In my reading I have come across the word permaculture, not sure what it meant exactly I read with interest. Though it is a concept developed by Australian naturalist and scientist Bill Mollison and his student David Holmgren in the 1970s the practice is ancient. Kelly Coyne and Erik Knutzen say in their book The Urban Homestead:
"The name reflects the intertwined concepts of permanent agriculture and permanent (human) culture. Permaculture seeks to imitate nature by creating interconnected and useful systems with each component complementing each other, forming feedback loops that enhance the heath and functionality of the system as a whole."It's a way of thinking about balance and sustainability. Growing our own food, catching rain water, companion and diverse planting. I like this sentence from the book:
"Pests love monoculture, planting acres of a single plant is like ringing the dinner bell for bugs"That is why in our area we have always planted marigolds and zinnas in the garden. It's why we plant onions by our tomatoes and radish with the carrots. Listen to the older ones in your area that have been gardening for years, they know the tricks and time tested techniques.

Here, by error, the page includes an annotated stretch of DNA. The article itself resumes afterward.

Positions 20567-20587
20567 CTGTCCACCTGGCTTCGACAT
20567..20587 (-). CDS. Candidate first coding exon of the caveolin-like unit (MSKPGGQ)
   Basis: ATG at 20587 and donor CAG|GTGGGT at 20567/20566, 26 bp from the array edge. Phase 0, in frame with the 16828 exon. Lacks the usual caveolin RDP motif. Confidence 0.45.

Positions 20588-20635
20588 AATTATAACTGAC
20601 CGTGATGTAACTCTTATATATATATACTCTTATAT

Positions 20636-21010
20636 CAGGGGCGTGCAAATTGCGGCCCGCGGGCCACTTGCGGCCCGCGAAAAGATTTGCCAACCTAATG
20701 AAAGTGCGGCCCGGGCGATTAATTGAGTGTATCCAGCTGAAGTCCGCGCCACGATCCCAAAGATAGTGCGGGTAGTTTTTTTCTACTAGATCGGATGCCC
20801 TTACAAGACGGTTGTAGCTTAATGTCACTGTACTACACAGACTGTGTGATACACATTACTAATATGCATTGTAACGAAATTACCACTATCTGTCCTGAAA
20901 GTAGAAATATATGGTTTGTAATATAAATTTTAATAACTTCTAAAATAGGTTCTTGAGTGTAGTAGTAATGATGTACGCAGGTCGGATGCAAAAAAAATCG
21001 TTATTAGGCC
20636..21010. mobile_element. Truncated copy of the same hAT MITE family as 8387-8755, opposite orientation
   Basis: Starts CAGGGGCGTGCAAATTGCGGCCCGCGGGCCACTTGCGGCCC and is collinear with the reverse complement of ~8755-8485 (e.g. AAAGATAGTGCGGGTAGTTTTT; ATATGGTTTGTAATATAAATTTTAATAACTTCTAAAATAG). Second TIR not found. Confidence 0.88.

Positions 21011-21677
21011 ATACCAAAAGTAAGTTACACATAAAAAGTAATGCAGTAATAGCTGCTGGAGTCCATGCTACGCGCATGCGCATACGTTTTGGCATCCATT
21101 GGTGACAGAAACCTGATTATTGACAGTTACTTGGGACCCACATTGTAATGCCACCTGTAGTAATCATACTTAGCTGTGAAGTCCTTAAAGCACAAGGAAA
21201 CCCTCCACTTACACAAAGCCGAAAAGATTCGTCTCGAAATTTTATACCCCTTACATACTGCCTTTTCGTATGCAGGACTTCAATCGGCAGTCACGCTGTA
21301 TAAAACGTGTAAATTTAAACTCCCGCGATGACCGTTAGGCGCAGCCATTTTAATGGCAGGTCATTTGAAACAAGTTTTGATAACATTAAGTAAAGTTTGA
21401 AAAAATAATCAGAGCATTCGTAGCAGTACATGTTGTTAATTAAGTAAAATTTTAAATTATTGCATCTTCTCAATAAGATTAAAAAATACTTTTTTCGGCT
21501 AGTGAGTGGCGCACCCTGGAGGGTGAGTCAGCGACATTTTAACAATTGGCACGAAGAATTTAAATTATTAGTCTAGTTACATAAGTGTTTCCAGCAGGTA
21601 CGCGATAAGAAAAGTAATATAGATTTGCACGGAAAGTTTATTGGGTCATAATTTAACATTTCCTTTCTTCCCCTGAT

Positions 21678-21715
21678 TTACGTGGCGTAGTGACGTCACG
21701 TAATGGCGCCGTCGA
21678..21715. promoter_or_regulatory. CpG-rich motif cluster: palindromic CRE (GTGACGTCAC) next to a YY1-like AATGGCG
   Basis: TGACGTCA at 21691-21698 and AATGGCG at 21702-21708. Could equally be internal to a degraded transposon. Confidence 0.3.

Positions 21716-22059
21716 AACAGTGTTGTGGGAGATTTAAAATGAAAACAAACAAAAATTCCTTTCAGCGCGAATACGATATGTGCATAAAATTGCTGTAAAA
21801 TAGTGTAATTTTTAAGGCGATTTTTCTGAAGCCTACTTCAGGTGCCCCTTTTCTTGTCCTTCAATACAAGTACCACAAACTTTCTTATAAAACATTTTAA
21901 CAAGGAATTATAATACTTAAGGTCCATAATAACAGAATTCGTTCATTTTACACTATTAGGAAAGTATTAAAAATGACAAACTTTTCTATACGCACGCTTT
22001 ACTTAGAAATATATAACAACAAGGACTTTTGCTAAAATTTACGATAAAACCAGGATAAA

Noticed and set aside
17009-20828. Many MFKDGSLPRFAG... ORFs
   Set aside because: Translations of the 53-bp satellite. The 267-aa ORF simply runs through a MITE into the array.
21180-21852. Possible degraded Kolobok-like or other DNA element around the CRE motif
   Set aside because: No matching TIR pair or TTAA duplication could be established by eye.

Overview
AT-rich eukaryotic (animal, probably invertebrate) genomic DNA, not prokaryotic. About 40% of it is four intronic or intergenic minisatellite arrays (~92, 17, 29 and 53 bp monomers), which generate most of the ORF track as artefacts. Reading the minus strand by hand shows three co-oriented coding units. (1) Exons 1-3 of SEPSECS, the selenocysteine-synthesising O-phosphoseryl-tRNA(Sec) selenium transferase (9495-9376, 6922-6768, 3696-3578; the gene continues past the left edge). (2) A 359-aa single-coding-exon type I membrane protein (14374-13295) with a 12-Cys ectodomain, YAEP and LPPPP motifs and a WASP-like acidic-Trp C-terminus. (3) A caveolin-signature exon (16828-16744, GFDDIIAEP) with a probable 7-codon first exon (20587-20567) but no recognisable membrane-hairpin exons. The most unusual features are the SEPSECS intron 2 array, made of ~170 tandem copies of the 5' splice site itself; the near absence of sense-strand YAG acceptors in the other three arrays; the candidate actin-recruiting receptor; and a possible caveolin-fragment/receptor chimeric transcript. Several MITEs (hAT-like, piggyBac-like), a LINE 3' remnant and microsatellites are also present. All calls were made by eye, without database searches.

I have also been reading The Vegetable Gardener's Bible. Very good tips on preparing soil, building raised beds, companion planting, and natural pest control. Author Edward C. Smith cautions us to stick close to home:
"Although a seed company may or may not have grown its seeds in the same area the company is located, it usually carries only seeds that will grow well in that region."I have learned to buy the majority of my plants and seeds from a local nursery, they produce better and are healthier.
Spring may be a ways off for some of us, but now is our time to plan and dream of soil under our fingernails.